There is much to marvel at in Bajirao Mastani.
There are the sets, lavish and excessive and opulent. There are the performances, lavish and excessive and opulent. There are the principal characters, lavish and excessive and opulent. There is the film’s running time, lavish and excessive and opulent. So packed with sheer scale is this film that director Sanjay Leela Bhansali scrimps — only — on the nuance, deciding that detailing is best left to the art directors and to the crafters of hula-hoops for Deepika Padukone’s nose. This is a film painted with the broadest strokes, with characters taking turns speaking in exposition, and in couplets.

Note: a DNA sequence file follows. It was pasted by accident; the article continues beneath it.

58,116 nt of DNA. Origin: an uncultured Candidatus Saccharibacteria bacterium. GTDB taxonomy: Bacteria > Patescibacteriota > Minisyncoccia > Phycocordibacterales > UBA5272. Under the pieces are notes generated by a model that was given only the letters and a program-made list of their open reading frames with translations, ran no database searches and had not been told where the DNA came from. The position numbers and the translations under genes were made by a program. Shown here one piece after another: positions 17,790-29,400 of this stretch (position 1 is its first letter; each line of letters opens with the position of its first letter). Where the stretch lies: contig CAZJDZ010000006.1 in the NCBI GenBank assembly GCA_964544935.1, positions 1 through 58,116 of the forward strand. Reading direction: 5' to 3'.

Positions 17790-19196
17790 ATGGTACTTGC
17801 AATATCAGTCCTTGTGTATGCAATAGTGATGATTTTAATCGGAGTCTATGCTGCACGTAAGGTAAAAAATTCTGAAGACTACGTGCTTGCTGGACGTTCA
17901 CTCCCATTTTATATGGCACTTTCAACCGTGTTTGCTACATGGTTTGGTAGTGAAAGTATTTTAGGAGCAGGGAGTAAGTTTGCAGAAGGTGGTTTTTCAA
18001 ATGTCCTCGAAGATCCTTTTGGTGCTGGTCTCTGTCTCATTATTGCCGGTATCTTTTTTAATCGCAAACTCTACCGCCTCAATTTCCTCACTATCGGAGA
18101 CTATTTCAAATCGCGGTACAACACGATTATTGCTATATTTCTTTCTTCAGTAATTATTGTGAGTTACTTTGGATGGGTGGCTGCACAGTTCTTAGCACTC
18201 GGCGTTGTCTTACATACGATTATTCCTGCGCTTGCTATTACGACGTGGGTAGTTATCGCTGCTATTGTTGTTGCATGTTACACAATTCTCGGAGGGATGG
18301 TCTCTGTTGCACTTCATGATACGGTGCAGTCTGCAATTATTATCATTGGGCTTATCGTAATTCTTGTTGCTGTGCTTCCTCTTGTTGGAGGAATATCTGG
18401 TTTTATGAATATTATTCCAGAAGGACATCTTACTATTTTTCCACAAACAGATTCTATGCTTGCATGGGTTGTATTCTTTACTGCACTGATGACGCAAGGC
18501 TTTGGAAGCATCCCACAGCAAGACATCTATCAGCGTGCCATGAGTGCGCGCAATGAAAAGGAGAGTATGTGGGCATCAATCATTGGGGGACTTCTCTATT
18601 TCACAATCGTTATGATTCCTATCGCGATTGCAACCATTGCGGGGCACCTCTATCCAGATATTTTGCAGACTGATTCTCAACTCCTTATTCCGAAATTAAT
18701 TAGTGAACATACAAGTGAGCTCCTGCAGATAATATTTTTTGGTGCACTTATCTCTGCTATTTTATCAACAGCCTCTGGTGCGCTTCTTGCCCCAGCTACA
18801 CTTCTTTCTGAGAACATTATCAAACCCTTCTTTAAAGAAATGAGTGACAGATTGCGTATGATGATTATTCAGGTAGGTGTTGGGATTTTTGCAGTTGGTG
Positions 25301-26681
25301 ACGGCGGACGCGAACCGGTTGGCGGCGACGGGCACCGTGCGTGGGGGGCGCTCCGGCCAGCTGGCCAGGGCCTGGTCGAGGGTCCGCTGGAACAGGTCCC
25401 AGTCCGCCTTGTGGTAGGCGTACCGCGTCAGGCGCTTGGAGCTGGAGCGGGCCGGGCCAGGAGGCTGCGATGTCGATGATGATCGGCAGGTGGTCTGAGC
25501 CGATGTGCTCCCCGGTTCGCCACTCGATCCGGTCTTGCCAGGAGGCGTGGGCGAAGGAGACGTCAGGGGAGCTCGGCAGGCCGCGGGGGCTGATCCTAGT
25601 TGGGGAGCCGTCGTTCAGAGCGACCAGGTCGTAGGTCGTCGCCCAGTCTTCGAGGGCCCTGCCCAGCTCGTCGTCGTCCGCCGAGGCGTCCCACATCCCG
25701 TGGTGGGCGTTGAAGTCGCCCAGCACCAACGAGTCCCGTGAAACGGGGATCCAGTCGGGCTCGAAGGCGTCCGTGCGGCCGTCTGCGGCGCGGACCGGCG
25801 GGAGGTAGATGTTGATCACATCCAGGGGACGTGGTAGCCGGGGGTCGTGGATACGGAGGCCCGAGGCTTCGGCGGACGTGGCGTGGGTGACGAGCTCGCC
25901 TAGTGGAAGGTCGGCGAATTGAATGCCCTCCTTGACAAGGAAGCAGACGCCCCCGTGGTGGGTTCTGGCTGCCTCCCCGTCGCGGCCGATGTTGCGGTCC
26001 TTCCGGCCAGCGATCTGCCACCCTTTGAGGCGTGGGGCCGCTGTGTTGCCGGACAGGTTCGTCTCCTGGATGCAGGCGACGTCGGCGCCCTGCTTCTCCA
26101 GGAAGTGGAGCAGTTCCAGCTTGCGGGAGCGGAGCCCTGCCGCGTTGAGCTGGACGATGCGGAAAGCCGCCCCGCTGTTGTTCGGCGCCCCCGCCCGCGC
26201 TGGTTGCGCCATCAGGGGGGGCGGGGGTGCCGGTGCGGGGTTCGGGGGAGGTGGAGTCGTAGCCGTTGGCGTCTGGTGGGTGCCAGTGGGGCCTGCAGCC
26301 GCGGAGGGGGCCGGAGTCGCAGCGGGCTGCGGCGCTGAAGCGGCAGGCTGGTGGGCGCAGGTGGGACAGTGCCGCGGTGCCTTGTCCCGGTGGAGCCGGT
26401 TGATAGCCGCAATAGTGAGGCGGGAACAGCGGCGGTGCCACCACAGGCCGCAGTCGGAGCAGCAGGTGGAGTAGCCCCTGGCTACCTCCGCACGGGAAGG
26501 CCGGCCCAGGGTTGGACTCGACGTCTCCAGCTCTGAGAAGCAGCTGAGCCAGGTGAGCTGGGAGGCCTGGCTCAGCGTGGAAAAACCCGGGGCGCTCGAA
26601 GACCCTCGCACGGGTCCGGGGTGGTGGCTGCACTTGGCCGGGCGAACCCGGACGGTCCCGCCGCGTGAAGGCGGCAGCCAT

Which is fine. This is a giant film, a magnum opus drunk on its own magnum-ity, and it is perfectly clear early on, as the narrative races out the gate and gauntlets are flung up in the air and shot through with…
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